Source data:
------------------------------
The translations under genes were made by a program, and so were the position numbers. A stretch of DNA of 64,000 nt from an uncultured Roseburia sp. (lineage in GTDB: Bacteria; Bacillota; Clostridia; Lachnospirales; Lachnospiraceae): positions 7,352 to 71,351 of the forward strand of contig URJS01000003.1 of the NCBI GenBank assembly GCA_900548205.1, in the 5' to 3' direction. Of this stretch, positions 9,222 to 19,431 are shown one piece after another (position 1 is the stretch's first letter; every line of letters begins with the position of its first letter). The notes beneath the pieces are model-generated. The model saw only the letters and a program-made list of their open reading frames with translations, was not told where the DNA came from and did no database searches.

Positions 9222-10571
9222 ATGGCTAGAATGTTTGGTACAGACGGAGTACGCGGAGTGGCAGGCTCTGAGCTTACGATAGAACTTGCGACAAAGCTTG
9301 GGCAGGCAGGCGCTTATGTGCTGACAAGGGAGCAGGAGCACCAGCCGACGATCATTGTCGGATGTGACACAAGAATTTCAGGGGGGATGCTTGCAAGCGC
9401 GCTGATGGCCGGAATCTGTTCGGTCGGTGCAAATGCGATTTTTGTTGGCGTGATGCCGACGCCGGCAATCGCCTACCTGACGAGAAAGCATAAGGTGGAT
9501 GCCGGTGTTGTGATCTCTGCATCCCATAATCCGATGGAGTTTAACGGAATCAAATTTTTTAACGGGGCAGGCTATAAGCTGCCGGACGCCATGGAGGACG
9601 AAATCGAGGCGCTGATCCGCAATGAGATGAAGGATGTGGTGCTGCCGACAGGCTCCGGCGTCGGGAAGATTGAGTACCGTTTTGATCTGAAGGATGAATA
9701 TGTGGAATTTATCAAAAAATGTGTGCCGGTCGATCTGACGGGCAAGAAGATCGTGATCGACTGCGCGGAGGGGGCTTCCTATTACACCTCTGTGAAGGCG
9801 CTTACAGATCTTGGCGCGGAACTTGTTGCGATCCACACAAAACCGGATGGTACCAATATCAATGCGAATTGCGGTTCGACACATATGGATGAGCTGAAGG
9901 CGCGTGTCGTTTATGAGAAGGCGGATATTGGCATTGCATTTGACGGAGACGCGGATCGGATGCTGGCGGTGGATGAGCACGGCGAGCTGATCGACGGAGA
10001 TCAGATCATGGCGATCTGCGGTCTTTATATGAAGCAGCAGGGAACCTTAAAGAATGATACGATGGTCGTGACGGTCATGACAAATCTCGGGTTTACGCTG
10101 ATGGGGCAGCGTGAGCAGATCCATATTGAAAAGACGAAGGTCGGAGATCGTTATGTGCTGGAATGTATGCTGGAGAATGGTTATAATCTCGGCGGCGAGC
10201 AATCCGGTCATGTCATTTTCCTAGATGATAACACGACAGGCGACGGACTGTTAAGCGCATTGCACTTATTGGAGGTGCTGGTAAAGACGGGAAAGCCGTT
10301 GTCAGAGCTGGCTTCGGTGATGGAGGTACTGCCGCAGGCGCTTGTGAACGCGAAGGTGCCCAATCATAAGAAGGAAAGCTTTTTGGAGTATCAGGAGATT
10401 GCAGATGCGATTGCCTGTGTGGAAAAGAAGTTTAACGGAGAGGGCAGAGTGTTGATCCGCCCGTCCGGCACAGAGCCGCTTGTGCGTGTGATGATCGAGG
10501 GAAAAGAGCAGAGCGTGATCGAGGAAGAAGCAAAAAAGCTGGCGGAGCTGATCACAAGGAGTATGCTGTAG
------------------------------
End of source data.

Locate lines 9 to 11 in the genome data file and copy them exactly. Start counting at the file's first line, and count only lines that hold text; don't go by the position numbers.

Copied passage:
9801 CTTACAGATCTTGGCGCGGAACTTGTTGCGATCCACACAAAACCGGATGGTACCAATATCAATGCGAATTGCGGTTCGACACATATGGATGAGCTGAAGG
9901 CGCGTGTCGTTTATGAGAAGGCGGATATTGGCATTGCATTTGACGGAGACGCGGATCGGATGCTGGCGGTGGATGAGCACGGCGAGCTGATCGACGGAGA
10001 TCAGATCATGGCGATCTGCGGTCTTTATATGAAGCAGCAGGGAACCTTAAAGAATGATACGATGGTCGTGACGGTCATGACAAATCTCGGGTTTACGCTG